9. A-train


    Nov 22, 2005
    San Antonio,Tx
    I think that they are so common is because A. They have fairly cheap entry models that sound good for a beginner right away and B. Because almost every other guitar company makes some kind of fender copy or aftermarket addition so you can go into any music store and easily buy a replacement part for anything on the bass. Try having an emergency and need to buy a piece for a Spector or Warwick bridge in the middle of Texas at the local mom and pop music store or even at Guitar Center for that matter.
    fredolee16 likes this.
  10. Bassist Jay

    Bassist Jay

    Dec 28, 2009
    Sterling, CO.
    Killer B and Zane Guitars and Basses sales rep, artist rep and endorsed artist.
    I believe a lot of people use Fenders because when they first came out, they truly were groundbreaking in there design and function and for the longest time, were the only thing out. As a result, every well known bass player played one. Those fans them copied what they played and so on down the line. Today, it is no different. People mainly buy Fender not because they are the best but because other people buy them. I personally don't really care for Fender. I don't dislike or hate their stuff but I prefer Music Man more as well as a lot of other brands. A lot of other basses are better made, have better functions or versatiliy and are all around much better basses and for the same price and in some cases less money.
  11. mpdd

    mpdd neoconceptualist

    Mar 24, 2010
    because the cool vintage guilds, gibsons, and voxs are getting really old now and collectable
    Liam Wald likes this.
  12. SactoBass

    SactoBass There are some who call me.......Sactobass Supporting Member

    Jul 8, 2009
    Sacramento CA
    Your statement right there is your answer. Many other bassists share your sentiment.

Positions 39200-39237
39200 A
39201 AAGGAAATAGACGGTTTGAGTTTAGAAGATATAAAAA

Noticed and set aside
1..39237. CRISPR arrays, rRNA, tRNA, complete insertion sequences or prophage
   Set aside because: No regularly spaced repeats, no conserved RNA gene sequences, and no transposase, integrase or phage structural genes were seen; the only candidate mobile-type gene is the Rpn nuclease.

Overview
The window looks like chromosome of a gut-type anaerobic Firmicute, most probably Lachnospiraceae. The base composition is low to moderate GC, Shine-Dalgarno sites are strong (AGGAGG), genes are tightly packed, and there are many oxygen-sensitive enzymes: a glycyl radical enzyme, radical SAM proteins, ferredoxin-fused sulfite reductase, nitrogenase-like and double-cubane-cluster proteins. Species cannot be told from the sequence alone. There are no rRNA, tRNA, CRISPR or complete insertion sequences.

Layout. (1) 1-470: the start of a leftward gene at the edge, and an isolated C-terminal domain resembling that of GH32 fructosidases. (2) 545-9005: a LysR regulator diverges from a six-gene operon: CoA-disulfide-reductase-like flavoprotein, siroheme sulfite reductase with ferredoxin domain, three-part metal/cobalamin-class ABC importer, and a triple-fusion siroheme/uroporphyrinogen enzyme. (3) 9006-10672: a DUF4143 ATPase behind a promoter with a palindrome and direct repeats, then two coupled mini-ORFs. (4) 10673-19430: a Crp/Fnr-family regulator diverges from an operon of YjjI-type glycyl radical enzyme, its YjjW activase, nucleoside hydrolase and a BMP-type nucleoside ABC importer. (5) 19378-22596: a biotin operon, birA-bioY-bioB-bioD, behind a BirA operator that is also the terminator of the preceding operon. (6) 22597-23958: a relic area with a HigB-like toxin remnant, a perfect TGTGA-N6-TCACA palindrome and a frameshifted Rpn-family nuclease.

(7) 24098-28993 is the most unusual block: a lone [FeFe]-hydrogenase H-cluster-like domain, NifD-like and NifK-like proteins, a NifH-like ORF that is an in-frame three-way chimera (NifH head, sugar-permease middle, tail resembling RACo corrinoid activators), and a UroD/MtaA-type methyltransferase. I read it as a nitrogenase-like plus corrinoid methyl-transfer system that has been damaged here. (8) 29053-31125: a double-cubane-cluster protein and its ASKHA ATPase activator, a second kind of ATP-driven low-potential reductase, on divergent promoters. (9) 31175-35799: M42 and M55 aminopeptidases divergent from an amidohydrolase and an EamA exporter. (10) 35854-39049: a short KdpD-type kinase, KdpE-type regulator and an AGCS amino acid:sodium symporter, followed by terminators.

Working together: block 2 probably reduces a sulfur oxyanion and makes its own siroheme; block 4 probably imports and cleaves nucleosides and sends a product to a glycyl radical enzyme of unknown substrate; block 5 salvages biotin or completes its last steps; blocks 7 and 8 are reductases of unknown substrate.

13. two fingers

    two fingers Opinionated blowhard. But not mad about it. Gold Supporting Member

    Feb 7, 2005
    Eastern NC USA
    First of all, play what you like and don't let anyone tell you any different. That being said....

    The reason many of us play Fender basses is that the Fender tone is what's in our heads. Many of the songs we grew up listening to were recorded on Fender basses so the tone of that instrument sounds "right" to many of us. It's really that simple. That tone has become an industry standard of sorts. I gig with Nashville artists who come through my area sometimes. I don't dare show up with my BTB 5. The tone they are looking for is a Fender bass for the most part. It's what they like and what they expect. Who am I to tell a Nashville artist what tone they SHOULD like? Many Indie people are the same. They have gotten used to how a Fender bass sits in a mix. It fits (in a lot of cases) with the overall sound they are going for.

    Here's the thing. If you want to play music for other people (a "gun for hire" so to speak) you should probably grab a Fender (or something like one) when you get a chance. You don't have to play it all the time. But it's a tool that you should have available. Once you have earned a reputation as a pro that can be relied upon, you can show up with whatever you want.